Swiss Fulfillment - Spear's Magazine

Swiss Fulfillment

Don’t expect an avalanche of hipness to overwhelm Switzerland any time soon – thank heaven, says Oscar Humphries

Switzerland is neutral. It comes somewhere below France and Italy, but above Bulgaria, on an American’s list of ‘must-see’ European destinations. Unless you’re a keen horologist or chocolate fanatic it can seem an underwhelming place. Trains that run on time are great, but unromantic. Good cheese is all well and good, but cheese isn’t cool or sexy. He loves the wild flowers, the quiet, and the stillness of the lakes, the water glacier-cold. I find Swiss summers a little boring. They lack any buzz and have a resolutely off-season feel about them that appeals to some but depresses me.

Skiing remains my reason for travelling to Switzerland, despite half the runs often being closed because there hasn’t been enough snow. Swiss resorts have nothing of America’s snow-making-machine-manicured, alpine perfection. On a Swiss run you can turn a corner and find ice, mud, or cliff. At any moment a three-foot-tall German boy could veer into you. The New Switzerland might be low on snow, but its chicer and edgier than Old Switzerland. I’d thought that the trendy new Clubhouse Hotel in Chamonix and the Byblos in Courchevel represented the trendy Switzerland – then someone told me they were both in France.

Gstaad and St Moritz have always been fun. St Moritz is higher, so the skiing is better. Gstaad is lower but somehow less hectic – you are less likely to be sprayed by Crystal there. Both towns rarely seem to change. Clubs and restaurants open and close, but the smart set return to the GreenGo and Dracula like migrating ducks. I was at GreenGo in January. It represents a kind of boozy sophistication, the opposite of what one would expect in a remote town in a Swiss valley. At Hush in Gstaad, there isn’t a fondue in sight. There is nothing small-town about these Palace Hotels – despite their apparent isolation, everything from watches to caviar to ‘amusing’ society is available.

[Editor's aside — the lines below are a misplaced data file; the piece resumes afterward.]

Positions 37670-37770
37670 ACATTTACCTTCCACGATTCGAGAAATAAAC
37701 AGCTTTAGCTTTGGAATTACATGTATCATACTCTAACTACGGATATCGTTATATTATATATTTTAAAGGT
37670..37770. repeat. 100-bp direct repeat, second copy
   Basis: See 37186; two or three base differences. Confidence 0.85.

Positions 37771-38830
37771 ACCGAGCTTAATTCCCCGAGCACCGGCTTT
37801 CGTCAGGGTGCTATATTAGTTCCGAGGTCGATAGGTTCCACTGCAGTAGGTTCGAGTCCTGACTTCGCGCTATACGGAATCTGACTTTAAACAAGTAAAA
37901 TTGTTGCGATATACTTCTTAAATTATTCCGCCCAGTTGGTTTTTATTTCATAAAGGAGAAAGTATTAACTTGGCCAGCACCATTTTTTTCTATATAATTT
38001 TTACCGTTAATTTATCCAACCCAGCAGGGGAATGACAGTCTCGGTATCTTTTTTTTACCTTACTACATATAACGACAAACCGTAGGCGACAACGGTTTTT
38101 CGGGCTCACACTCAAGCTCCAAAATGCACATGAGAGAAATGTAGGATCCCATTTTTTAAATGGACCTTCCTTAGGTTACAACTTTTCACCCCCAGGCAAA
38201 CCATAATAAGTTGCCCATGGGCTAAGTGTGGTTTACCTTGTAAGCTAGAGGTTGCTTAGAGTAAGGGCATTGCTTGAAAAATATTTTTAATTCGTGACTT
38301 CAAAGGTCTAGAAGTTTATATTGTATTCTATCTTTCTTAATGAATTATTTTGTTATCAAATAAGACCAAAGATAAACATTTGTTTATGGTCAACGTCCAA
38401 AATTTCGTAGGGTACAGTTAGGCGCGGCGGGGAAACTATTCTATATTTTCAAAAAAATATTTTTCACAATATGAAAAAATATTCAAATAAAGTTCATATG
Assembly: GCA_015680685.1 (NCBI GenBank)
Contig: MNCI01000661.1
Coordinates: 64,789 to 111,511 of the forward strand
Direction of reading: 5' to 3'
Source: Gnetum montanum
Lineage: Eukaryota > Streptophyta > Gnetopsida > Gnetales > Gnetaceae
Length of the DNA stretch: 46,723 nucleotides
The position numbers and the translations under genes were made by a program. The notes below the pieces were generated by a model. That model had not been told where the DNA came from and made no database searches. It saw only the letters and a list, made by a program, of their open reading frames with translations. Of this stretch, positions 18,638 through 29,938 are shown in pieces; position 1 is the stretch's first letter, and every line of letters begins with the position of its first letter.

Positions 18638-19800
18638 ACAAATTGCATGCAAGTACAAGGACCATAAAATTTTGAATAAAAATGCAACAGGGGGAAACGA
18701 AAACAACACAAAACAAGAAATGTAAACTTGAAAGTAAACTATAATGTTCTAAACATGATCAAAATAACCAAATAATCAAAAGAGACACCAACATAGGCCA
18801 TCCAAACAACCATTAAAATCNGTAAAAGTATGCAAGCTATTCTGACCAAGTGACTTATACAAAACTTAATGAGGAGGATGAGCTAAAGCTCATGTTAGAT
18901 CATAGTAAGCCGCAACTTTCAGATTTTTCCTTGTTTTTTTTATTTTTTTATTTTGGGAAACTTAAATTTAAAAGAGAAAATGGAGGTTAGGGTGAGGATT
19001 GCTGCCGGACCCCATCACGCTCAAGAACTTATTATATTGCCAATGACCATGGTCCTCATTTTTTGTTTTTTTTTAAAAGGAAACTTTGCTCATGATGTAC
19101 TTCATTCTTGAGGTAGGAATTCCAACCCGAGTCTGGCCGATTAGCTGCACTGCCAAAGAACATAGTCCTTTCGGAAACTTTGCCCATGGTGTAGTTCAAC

Skiers are tribal. A Klosters man is a Klosters man for life. People who go to Val d’isere (the Algarve of the Alps) think that everyone goes there. Gin-and-tonic-slurping insurance brokers who did the Cresta in the 1970s and boast of their sons’ sexual prowess will always go back to St Moritz. Verbier is becoming more and more fashionable. Long dominated by private chalets, most of which are rarely available for rent, Verbier is a difficult place to find chic accommodation. Richard Branson has opened Verbier Lodge, which offers, in addition to its nine double rooms, a duplex with five beds as well as three apartments with kitchens, two of them for six people and one for four. The lodge is not unlike the Chamonix clubhouse – with a local and international crowd. This new breed of ski hotel has none of the over-gilded stuffiness of the old. The Coco Club in Verbier is a night club and members’ bar in a celebrity ski-capital. Membership of Coco Club’s Concierge Service (£400 per annum) includes a secret reservation hotline to London, access to the Snow Queen private room, chauffeured transfer from club to chalet between 2am and 4am, and a concierge service arranging exclusive heli-skiing, an off-piste guide, and gourmet itineraries.

Staying this summer at the Beau-Rivage Palace Hotel in Lausanne I got a delicious taste of old Switzerland. With views over the hazy lake to the mansions on the other side, the hotel represents all the values of old Switzerland – good service, good food, and a sense of safety. It’s the kind of hotel where, in the past, consumptives would come to die. Nowadays we come to the hotel spa to diet. On the train from Geneva to Lausanne, I lost my suitcase. Someone picked it up by accident. The next day I got a call from the deeply apologetic Swiss dentist who took it. He returned it himself. That’s what’s great about Switzerland – service. Whether it’s hiding Nazi gold or making the perfect Raclette – in Switzerland the customer is always right. Something British waiters and banks (with their call centres) have forgotten. I hope that as it gets more fashionable the Swiss don’t forget their very unfashionable manners.



 

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